On Tuesday, Pope Francis announced she'll be canonized on September 4th. March 15, 2016. (CBS Baltimore)

I witnessed Mother Teresa's many moods, her gritty mysticism and, as she is declared a saint Sunday, a kind of "magic" which continues.

One hot summer day in 1993, when I went to Calcutta, India, to work with Mother Teresa and her sisters, the Missionaries of Charity, she approached me, weeping. One of her nuns who was hit by a train was in a nearby hospital, still suffering. When I offered to travel with her to visit and pray, her heavy mood instantly turned to hope and she manifested a slight smile.

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Another time after trekking through humid Calcutta, I stopped by her convent and encountered her outside. She looked up at my sweating, bald head, glaring in the sunlight and asked with a grimace: "Father, will a little holy water help you there?"

On a tour of Mother's various centers through Calcutta in an SUV, I saw her get upset at a sister who apparently didn't follow through with one of the future saint's requests. The disciplined sister demurred and bowed for a blessing, and I learned: Saints are humans, displaying a wide range of emotions, and sometimes they call us, tough love style, to higher levels of living. Yet she said often: "We are about joy, Father. Joy is a special promise we take."

Tenacity is the word I use to describe Mother Teresa and her work. The word comes from a Latin verb meaning "to cling" — and she certainly did cling to the poor, to spiritual poverty and simplicity amid international honors. And she was tenacious in the daily, somewhat arduous rounds of early morning mass, prayers and constant requests for help and media interviews.

And we now know from her diaries that she experienced a "dark night of soul," for many years not doubting God but unable to feel his presence and consolations. And so I keep reminding my egoic, roller-coaster self, feelings aren't everything in life or in our service to others. Rather, when it comes to our haphazard prayer lives or service to the poor, to paraphrase Nike: "Just do it." It was a duty precisely because it was divine.

She prayed much, getting up at 4 a.m., often staying up past 10 at night after appointments. I can still hear within me her gentle taps on the chapel floor, signaling the sisters to begin or end prayer. She sat and kneeled on the floor just like the other hundred sisters there. At night dozens of youth from all over world prayed with her and witnessed her tenacious devotion amid struggles.

She was old-school-humble and eastern-esque in lacking ego. I interviewed her once and asked her questions about her personal preferences and favorite saints, and she continuously veered back to serving the poor and God and, her most hoped for wish at that time, getting to visit China. (She was unsuccessful; however, her sisters are present there now.) Also, after a bad fall, when she was almost 80, she cracked three ribs and told us, with that slight smile, that she never offered up a sacrifice to God-the-trinity before, so she was finally glad to do so.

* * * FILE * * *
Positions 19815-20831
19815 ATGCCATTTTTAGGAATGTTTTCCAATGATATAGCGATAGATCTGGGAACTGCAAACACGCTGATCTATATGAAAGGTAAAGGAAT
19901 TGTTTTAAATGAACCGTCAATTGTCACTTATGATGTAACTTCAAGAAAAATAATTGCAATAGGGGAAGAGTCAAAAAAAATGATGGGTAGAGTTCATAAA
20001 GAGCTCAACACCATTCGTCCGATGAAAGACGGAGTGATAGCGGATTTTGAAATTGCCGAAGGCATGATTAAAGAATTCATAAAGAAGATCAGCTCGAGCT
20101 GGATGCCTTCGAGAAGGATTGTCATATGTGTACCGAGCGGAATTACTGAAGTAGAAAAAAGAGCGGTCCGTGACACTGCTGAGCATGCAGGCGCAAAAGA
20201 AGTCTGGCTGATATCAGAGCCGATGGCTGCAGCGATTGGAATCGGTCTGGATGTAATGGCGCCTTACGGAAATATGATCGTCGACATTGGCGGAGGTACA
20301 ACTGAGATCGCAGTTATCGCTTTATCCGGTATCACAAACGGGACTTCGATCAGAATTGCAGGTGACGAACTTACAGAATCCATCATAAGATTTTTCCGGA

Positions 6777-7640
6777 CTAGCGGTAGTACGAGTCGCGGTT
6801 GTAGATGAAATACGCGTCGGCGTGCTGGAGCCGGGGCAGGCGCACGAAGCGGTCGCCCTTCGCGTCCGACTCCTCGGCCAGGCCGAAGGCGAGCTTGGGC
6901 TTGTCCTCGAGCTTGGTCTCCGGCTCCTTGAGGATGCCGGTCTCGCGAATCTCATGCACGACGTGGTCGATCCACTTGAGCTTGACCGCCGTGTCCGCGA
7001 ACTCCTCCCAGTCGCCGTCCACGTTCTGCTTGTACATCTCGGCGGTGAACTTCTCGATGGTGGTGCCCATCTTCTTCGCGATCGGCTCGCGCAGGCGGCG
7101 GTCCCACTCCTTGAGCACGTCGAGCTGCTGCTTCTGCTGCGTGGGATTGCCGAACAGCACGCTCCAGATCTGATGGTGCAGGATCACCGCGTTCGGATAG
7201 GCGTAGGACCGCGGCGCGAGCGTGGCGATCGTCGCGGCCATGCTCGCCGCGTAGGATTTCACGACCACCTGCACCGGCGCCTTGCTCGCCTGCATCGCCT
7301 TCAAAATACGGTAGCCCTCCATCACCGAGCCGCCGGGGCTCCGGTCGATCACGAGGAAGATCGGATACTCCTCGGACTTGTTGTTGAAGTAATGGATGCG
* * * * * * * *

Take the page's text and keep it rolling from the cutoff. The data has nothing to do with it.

Then there was her "magic." One day when she jumped out of our SUV into Shishu Bhavan, an orphanage, dozens of children and others came to greet her and knelt before her, Bengali-like, swiping her gnarly feet and then bringing the blessing upward by touching their foreheads. She held an orphan baby crying there, and sang in Bengali a lullaby; the baby stopped, for a moment. When I originally arrived at that orphanage I met a youngish Indian lady who gave me a tour. At the end she said that she was literally thrown away as baby into a city garbage heap. The Missionaries of Charity found her, raised her and sent her off to school, and she began attending a London school to become a medical doctor so as to dedicate her life in service. She returned every summer to serve and remember other poor children and Mother Teresa and her sisters.

The Bengali newspapers, along with the other billion Indians, considered her affectionately their own by calling her, simply "Mother."

Her magic, that sparkle you sense or feel in the presence of a holy person, continues within so many to this day. She was the real deal. Deep and dedicated and, yes, as the Hindus of India would describe her, divine like.

Rev. John J. Lombardi is pastor of St. Peter and St. Patrick Catholic churches in Hancock and Little Orleans. His email is jlombardi7@verizon.net.

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